Sunday, December 1, 2019

Can PDFs Be Made Accessible?

PDFs are one of the biggest issues for website accessibility. In fact, research from WebAim showed that 75.1% of respondents indicated that PDF documents are very or somewhat likely to pose significant accessibility issues. That's because making PDFs accessible takes work, training, and includes a software purchase.

Common PDF Accessibility Errors

To make PDFs accessible you should have a paid for version of Adobe Acrobat. Using that software you can These are the most common accessibility errors to check for:
  • Missing document title
  • Missing or illogical reading order
  • Images missing ALT text
  • Wrong/confusing heading semantics
  • Language settings
  • Tables with no defined header

What Does it Look Like to Check PDFs for Accessibility

You can visit see how one goes about checking and remediating a PDF with the Adobe Acrobat software in this video from campus suite.
Screenshot of a video from campus suite with logos from Adobe Acrobat Standard DC and PAVE
Making PDFs on Websites Accessible Video. Start at 14:00.

PDF Myths

The question to ask, is do you really need a PDF on your website? Sometimes people want a PDF because of Often people have false views on why PDFs are needed such as:

  • Myth: The content is secure.
  • Reality: All digital content can be manipulated.
  • Myth: It can be read more easily across platforms.
  • Reality: Content placed directly on your site following WCAG guidelines can be read more easily across platforms.
  • Myth: People will want to print my content from my website.
  • Reality: Today most people prefer to read via mobile.
  • Myth: PDFs should be used for forms.
  • Reality: Rather than having visitors print forms out, you can provide them with an accessible digital form they can submit.

The Verdict

The best way to ensure your website is accessible is to place content directly into your website following web content accessibility guidelines (WCAG). If, for some reason, a document absolutely must be provided via PDF, provide the same information on your website in HTML as well.

Sunday, November 24, 2019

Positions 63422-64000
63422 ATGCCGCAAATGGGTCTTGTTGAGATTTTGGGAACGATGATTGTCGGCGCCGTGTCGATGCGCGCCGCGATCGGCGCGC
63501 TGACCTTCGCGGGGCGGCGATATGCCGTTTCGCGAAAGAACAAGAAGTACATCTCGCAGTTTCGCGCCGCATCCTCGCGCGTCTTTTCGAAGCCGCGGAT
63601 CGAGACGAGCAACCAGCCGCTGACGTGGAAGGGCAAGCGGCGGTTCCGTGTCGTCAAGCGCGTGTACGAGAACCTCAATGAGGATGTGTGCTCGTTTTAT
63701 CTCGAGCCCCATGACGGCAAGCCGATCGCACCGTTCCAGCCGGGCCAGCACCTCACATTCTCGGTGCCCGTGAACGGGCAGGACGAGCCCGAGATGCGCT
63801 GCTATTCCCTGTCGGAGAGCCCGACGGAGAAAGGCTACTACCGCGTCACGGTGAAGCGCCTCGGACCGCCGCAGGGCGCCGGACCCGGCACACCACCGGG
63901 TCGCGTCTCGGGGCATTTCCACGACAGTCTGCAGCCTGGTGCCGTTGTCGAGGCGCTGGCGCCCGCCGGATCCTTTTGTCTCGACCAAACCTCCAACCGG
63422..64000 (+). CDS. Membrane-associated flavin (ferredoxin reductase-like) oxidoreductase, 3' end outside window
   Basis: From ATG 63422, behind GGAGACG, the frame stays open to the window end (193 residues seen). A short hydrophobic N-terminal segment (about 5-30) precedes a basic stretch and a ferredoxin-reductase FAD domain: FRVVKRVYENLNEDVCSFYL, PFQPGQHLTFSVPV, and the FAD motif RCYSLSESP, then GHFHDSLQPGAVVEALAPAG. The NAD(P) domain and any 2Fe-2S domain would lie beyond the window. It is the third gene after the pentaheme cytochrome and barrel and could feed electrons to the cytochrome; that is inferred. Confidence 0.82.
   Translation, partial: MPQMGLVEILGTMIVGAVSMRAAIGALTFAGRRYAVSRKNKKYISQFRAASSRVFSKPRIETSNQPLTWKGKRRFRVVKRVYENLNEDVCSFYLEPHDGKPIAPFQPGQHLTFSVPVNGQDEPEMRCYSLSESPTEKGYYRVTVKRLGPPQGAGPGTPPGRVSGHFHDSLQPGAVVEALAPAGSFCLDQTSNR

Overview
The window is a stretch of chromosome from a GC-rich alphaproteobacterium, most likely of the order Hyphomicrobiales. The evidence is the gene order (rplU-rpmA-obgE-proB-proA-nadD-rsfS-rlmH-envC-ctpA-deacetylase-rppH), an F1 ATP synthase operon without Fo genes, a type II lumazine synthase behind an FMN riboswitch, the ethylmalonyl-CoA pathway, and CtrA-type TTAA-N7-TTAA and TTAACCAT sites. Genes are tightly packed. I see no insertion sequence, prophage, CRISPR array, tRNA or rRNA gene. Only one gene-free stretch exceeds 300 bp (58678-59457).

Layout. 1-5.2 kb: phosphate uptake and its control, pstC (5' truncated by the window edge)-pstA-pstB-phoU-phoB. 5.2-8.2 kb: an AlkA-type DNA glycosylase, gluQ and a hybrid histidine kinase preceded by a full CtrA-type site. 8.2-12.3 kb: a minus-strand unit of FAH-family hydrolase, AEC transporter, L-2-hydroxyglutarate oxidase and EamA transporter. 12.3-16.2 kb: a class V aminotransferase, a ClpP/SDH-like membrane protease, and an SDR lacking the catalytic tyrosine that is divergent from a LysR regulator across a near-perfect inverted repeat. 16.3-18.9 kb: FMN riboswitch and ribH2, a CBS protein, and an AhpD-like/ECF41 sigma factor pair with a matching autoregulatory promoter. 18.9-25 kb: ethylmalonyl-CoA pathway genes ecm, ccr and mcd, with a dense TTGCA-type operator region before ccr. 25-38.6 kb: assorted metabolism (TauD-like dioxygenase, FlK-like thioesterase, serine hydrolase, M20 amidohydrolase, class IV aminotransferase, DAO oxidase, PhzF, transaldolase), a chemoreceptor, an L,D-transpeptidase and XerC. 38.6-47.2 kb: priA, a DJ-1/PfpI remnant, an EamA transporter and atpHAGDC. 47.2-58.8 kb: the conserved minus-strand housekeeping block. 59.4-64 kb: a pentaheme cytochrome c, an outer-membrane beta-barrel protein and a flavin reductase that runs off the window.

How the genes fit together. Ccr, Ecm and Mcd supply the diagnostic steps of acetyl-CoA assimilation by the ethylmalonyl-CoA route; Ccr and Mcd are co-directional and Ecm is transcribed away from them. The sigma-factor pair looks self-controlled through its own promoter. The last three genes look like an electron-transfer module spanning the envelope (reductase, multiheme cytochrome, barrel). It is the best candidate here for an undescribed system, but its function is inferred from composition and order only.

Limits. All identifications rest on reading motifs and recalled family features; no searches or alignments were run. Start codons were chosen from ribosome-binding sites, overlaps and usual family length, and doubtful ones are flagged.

Accessibility Tip: Provide Materials Before, Not After

Woman speaking at podium to an audience in an auditorium. There is a screen behind her featuring a slide that provides the session title as well as how to access content.
The arrows point to the url & QR code provided to participants
before, during, and after the Website Accessibility Summit.

Easy peasy accessibility tip:

Provide participants with handouts before, not after, workshops, learning opportunities, or any type of event.

What do you mean?

Have you ever been to an event where they tell you that you'll get slides and handouts after the event or in a follow up email? This is an example of getting materials after an event. This reduces accessibility. This is because for some people, having a digital copy of the materials makes learning about and understanding the topic easier. This can apply to a variety of learning styles, disabilities, or for those not fluent in the language. 

Why not just provide the material afterwards?

Some people may want to follow along during, not after, an event. They may want to access the material live. 

How does providing digital content before an event help?

Providing access to materials in advance can be helpful in obvious ways as well as ways that may never have occurred to us. Here are some of the more obvious ways having materials in advance can help.

Blind/Low vision

Those needing visual accommodations can access the materials by adjusting size, color contrast, or using a braille or screen reader.

Deaf/Hard of Hearing

Providing materials in advance of an event helps those needing hearing accommodations in a variety of ways. For example, if you have a slide show, ensure the transcript is in the presenter notes, so those who do not hear well can read what you are saying. During the presentation, turn closed captioning on your slides, to provide additional support.

Cognitive Preferences